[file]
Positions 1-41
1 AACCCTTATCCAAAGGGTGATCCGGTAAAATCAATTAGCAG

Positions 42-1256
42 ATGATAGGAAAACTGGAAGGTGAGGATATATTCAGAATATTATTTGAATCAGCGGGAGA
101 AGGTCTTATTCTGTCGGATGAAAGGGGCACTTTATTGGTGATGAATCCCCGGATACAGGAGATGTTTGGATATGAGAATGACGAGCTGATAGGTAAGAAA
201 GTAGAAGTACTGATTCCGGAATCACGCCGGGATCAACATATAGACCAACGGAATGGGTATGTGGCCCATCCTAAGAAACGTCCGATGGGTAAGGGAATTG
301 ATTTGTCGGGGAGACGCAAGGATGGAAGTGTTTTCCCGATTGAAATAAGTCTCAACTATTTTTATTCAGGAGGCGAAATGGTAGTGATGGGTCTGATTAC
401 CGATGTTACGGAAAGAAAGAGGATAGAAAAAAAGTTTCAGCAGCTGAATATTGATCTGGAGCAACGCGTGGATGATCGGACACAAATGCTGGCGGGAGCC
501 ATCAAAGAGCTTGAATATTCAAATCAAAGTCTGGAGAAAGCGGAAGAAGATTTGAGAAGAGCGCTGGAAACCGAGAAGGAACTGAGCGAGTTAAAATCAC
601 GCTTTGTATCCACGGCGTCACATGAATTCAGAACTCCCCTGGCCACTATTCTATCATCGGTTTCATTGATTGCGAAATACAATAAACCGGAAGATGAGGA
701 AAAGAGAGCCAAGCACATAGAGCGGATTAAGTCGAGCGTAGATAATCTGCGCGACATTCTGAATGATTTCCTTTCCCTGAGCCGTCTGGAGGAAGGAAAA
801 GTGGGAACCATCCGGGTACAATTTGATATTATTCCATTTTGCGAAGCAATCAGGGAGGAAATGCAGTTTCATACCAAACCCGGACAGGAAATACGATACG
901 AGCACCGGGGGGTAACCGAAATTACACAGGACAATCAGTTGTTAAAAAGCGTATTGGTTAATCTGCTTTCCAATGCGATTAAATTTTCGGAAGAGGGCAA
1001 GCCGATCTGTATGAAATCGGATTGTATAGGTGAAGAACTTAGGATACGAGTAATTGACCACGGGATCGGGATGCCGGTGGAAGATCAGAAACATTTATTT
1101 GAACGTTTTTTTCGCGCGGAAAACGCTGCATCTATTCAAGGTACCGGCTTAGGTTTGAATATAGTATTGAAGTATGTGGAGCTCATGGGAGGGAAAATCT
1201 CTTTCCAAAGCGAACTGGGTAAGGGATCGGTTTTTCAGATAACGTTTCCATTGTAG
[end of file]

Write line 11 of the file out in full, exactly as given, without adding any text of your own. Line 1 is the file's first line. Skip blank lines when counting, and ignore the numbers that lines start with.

701 AAAGAGAGCCAAGCACATAGAGCGGATTAAGTCGAGCGTAGATAATCTGCGCGACATTCTGAATGATTTCCTTTCCCTGAGCCGTCTGGAGGAAGGAAAA